In this episode Gregg talks about the necessity for Christians to be pursuing excellence and the conditions for inclusivity within Christian communities.
He does so by drawing on his experience of moving from a small town is South-Central Alberta to Canmore Alberta, 15 minutes from Banff National Park, and the differences in employment experience that his spouse has had in their previous location versus in the town of Banff, where she is currently employed.
Gregg explains how the atmosphere in his new town is one where everyone seems excited and pleased to be there, and as a consequence seem eager to welcome new comers and share what they value about living in this place. By contrast, in his previous town people seemed mostly just to “find themselves there” and to be confined to small thinking and even a smallness of being.
The comparison is made between Christian churches: communities are open to outsiders and generally “inclusive” when people value their environment because they delight in the opportunities that it offers–they value the selves that they are becoming through being connected with this community or church. By contrast, Christian communities become “exclusive (and thus cliquey or club-like in mentality) when they find themselves with limited goals, aspirations, and options and the fear and resentment that this breeds of those who are outside of this restricted approach to life.
Gregg also notes the sharp contrast between the employment opportunity his spouse was offered in Banff, where the focus is achieving excellence, versus previous employment opportunities in their former town (which seemed very much to focus on mediocrity).
Further, he argues that excellence is not only a valuable orientation but that to be a Christian yet not to pursue excellence in any given area is to undercut one’s ability to relate rightly with God! Similarly, the gains made through the pursuit of excellence in one area will properly set our expectations–and create synergies–for the pursuit of excellence in other areas.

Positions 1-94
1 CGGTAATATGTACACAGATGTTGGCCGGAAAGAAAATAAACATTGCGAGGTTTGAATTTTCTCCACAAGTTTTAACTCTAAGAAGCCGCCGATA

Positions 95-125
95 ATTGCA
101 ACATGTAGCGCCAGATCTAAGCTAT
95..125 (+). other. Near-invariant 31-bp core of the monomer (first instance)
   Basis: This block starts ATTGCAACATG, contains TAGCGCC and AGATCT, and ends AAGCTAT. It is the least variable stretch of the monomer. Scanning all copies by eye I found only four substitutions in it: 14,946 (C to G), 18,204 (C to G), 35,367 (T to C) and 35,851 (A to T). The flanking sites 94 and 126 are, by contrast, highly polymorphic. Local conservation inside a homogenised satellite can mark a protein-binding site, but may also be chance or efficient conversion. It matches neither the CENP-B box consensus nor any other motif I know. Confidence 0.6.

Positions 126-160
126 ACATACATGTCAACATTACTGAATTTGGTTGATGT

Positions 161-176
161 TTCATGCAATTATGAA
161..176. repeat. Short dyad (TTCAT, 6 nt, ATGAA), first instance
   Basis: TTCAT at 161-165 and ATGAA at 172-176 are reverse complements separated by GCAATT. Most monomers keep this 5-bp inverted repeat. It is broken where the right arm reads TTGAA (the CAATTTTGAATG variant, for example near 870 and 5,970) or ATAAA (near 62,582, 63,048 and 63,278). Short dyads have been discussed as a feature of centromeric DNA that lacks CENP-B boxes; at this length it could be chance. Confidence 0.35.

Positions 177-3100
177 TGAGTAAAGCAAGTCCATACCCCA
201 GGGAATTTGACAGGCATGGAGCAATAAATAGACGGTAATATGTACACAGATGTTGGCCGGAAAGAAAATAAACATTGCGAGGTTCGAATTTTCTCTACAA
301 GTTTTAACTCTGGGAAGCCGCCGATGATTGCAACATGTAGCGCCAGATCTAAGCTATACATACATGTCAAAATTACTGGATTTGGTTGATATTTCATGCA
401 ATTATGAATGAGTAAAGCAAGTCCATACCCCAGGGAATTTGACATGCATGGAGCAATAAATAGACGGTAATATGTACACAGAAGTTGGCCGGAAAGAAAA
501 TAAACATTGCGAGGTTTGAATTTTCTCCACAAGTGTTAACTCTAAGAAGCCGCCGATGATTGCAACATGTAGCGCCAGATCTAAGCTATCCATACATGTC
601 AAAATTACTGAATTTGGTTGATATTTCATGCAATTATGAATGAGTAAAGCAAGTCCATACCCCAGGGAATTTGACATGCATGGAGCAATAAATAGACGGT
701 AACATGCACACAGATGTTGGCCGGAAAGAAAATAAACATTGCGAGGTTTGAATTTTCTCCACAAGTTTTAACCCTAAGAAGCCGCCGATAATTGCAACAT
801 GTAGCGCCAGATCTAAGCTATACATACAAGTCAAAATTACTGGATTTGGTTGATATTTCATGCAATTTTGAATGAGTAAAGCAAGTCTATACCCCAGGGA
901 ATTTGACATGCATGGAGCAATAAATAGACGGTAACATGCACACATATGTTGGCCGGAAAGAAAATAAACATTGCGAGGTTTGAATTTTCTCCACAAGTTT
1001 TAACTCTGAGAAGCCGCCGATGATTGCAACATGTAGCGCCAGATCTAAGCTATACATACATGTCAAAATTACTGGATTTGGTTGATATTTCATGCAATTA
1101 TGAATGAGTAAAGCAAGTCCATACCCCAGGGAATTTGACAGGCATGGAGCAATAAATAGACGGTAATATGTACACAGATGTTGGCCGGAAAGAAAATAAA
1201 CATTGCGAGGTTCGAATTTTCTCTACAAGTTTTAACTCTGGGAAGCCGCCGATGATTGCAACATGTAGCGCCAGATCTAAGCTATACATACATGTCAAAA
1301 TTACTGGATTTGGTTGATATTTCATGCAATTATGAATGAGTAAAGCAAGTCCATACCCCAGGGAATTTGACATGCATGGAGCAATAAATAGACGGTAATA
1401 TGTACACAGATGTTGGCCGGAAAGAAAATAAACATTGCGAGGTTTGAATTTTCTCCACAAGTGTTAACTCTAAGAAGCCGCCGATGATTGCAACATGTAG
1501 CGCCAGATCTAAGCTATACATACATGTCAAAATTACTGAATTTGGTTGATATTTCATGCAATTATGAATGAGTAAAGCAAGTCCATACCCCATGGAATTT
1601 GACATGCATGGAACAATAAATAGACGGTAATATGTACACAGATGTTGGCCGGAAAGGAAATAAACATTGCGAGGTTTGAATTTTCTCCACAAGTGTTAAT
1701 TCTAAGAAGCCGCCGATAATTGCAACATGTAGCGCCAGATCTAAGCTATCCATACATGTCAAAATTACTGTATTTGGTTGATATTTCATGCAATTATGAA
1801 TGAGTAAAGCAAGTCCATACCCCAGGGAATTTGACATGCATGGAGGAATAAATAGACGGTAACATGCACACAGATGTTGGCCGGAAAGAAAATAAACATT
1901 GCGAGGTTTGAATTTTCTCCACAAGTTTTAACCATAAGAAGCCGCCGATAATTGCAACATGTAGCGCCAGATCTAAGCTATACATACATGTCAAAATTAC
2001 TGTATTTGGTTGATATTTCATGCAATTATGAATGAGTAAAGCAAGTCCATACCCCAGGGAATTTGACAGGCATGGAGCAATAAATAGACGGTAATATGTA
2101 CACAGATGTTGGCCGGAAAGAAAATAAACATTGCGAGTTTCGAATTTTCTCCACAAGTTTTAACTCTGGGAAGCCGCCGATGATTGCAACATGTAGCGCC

In this way, a commitment to excellence and seeking environments that offer valuable opportunities for self-development (and so create openness) are lifestyles: they require our full attention and life-long dedication. Gregg links these lifestyles with the aims of the Integration Project and suggests 5 tips that will help to promote excellence (over mediocrity) and inclusivity (over exclusivity):
- Seek dialogue,
- Beware of binaries,
- Examine concepts / develop a “conceptual toolbox,”
- Listen for prevalent questions,
- Identify core values
He describes the Integration Project as a way of being most human by being in right relationship with God, with oneself, and with others. By corollary then, he notes that excellence should be a hallmark both of rich humanity and of right humanity.